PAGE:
The Pulse: June 7, 2021

Here's what you need to know about Edmonton today.

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  • 16°C: Mainly cloudy with 30% chance of showers in the morning. Showers beginning near noon. Risk of a thunderstorm in the afternoon. Wind becoming northeast 20 km/h gusting to 40 near noon. High 16. (forecast)
  • 3 million: Alberta has delivered 3 million COVID-19 vaccine doses. As of June 4, 66% of the population have received a first dose and 13% are fully vaccinated. (details)
  • 96: The number of COVID-19 patients in intensive care units dipped below 100 for the first time since April 16. (details)
  • 10,000: About 10,000 additional surgeries were delayed during Alberta's third wave of the coronavirus pandemic. The 25,000 surgeries delayed during first and second waves are still being rebooked now. (details)

A hydrogen bus.

City of Edmonton recommends $65.5M capital budget increase

By Mack Male

Administration is recommending a $65.5 million increase to the approved capital budget in the spring 2021 supplemental capital budget adjustment. That would bring the total approved tax-supported capital budget to more than $9.6 billion, including $7.1 billion in the 2019-2022 budget and $2.5 billion in 2023 and beyond.

The 2021 construction season kicked off in early May with 268 projects underway. The City of Edmonton's capital program was not reduced due to the pandemic in "an effort to support jobs and the economy in line with the efforts of other orders of government."

The recommended adjustments include $12.3 million due to budget overruns, $13 million for new projects including two Edmonton Police Service projects totalling $12.7 million, and $34.9 million in new funding for existing projects including $1.26 million to purchase two hydrogen buses as part of the bus fleet replacement project.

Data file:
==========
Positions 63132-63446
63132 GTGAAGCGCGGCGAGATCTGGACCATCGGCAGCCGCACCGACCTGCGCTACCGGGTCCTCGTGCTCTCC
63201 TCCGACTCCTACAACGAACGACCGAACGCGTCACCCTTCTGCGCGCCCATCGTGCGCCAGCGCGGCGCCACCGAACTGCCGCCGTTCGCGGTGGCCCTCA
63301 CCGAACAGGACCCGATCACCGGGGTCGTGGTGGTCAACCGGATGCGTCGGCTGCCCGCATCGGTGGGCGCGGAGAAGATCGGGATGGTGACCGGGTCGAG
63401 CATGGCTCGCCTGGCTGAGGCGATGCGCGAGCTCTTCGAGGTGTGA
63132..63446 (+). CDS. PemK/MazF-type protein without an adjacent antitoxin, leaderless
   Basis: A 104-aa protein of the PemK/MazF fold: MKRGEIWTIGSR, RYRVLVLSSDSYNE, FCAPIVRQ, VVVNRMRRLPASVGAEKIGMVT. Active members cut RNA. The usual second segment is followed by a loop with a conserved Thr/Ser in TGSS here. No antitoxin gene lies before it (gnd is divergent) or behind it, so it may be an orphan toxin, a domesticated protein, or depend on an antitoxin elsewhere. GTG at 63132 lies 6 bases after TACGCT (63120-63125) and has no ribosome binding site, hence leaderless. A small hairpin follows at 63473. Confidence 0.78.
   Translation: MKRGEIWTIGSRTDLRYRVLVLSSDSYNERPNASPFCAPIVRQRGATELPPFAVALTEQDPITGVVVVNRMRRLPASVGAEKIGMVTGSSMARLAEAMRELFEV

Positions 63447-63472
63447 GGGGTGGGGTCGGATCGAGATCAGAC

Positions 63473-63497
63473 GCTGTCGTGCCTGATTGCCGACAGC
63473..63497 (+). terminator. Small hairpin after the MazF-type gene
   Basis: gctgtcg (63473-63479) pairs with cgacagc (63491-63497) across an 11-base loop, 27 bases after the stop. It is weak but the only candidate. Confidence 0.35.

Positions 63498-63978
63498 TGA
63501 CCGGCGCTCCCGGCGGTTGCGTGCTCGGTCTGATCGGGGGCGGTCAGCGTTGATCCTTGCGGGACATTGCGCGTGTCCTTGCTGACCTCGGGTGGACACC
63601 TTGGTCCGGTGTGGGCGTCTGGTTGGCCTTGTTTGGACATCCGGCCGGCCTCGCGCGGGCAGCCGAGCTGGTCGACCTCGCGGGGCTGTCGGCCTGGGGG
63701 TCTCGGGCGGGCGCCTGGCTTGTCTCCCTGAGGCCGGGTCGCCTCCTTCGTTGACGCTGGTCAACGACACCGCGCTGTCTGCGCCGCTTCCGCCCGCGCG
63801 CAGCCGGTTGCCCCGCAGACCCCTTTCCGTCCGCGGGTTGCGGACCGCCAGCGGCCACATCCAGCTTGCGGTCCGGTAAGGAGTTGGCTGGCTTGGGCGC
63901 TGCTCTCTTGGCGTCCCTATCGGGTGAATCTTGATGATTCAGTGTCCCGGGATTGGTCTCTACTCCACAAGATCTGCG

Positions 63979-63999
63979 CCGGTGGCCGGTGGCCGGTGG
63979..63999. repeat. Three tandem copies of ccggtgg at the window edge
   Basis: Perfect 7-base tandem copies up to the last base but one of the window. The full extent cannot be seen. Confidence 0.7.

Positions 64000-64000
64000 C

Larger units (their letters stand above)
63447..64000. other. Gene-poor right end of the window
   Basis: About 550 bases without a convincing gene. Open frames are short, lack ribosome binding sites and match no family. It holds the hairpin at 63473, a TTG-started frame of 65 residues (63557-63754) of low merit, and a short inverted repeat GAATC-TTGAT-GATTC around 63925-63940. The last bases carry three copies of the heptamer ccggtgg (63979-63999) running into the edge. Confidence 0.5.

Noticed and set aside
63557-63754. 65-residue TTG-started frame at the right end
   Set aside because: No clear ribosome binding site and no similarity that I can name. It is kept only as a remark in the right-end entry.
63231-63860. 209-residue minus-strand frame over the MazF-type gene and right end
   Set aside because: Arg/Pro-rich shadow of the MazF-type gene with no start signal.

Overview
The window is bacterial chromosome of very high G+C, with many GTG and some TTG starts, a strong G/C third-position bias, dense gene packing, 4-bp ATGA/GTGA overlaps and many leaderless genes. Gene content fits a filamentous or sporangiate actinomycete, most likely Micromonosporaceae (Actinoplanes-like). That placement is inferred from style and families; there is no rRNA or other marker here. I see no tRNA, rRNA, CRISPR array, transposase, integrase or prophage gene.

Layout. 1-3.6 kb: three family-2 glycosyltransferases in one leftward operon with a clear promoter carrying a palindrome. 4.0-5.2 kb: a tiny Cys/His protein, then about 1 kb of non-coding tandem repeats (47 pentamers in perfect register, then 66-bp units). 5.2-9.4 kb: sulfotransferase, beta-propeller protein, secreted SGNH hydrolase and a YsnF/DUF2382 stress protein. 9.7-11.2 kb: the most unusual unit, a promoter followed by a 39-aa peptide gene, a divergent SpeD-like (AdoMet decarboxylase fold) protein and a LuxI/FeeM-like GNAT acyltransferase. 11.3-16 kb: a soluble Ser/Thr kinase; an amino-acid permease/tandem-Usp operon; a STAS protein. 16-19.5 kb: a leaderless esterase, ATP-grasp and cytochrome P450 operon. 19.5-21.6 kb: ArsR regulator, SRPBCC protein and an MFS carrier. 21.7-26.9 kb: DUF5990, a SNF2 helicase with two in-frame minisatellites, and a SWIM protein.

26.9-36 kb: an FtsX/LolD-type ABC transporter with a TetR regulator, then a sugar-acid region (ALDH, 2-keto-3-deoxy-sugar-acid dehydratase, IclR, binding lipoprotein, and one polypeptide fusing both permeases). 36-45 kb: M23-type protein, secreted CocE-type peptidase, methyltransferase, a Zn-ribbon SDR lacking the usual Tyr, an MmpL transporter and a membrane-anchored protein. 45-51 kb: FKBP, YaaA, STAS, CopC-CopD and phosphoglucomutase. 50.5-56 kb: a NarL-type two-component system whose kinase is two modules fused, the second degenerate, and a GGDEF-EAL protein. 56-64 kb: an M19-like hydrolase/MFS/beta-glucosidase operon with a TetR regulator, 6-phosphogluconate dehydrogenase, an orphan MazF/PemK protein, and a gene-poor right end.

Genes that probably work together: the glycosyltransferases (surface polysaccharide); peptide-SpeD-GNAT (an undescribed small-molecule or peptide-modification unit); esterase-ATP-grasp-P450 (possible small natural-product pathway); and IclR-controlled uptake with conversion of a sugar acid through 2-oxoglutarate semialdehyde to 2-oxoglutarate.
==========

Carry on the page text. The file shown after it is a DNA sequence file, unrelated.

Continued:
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By Michelle Ferguson

  • The Downtown Business Association is launching a pilot program with Nook Café to "educate and train businesses wanting to take a proactive approach" to the opioid crisis. DBA director Puneeta McBryan called for more provincial support, following a spike in overdoses last week.
  • A four-day ceremony of healing and prayer is being held on the lawn of St. Joseph's Basilica to honour the 215 children found buried at a former residential school site in Kamloops. The ceremony will be held until Tuesday.
  • The city is launching a new anti-racism grants program. The program will support local non-profits and grassroots initiatives with the development of anti-racism projects and events.
  • A group of Edmonton doctors sent a letter to Premier Jason Kenney urging him to cancel or postpone the Calgary Stampede and other major summer events. "In our opinion, it is unsafe to hold a major event such as the Calgary Stampede, which may draw attendees and participants from multiple provinces and countries..." reads the letter.
  • Convicted killer Bradley Barton's mistrial application was dismissed by a judge last week. The trial will proceed to a sentencing hearing, reports the CBC. Barton was found guilty of killing Cindy Gladue, a 36-year-old Métis and Cree woman from Edmonton.
  • The Boyle McCauley Health Centre's mobile clinic has provided vaccinations to over 1,700 Edmontonians since launching the program in April.
  • A new bursary aims to reduce financial barriers for LGBTQ2S+ post-secondary students in Edmonton and Northern Alberta. The Shane Scott Pride Fund was launched last week at the beginning of Pride Month.
  • The Re/Max Field is being restored and upgraded this summer. The Edmonton Riverhawks are set to debut on the field in 2022.
Coming up at council: June 7-11, 2021

Coming up at council: June 7-11, 2021

By Mack Male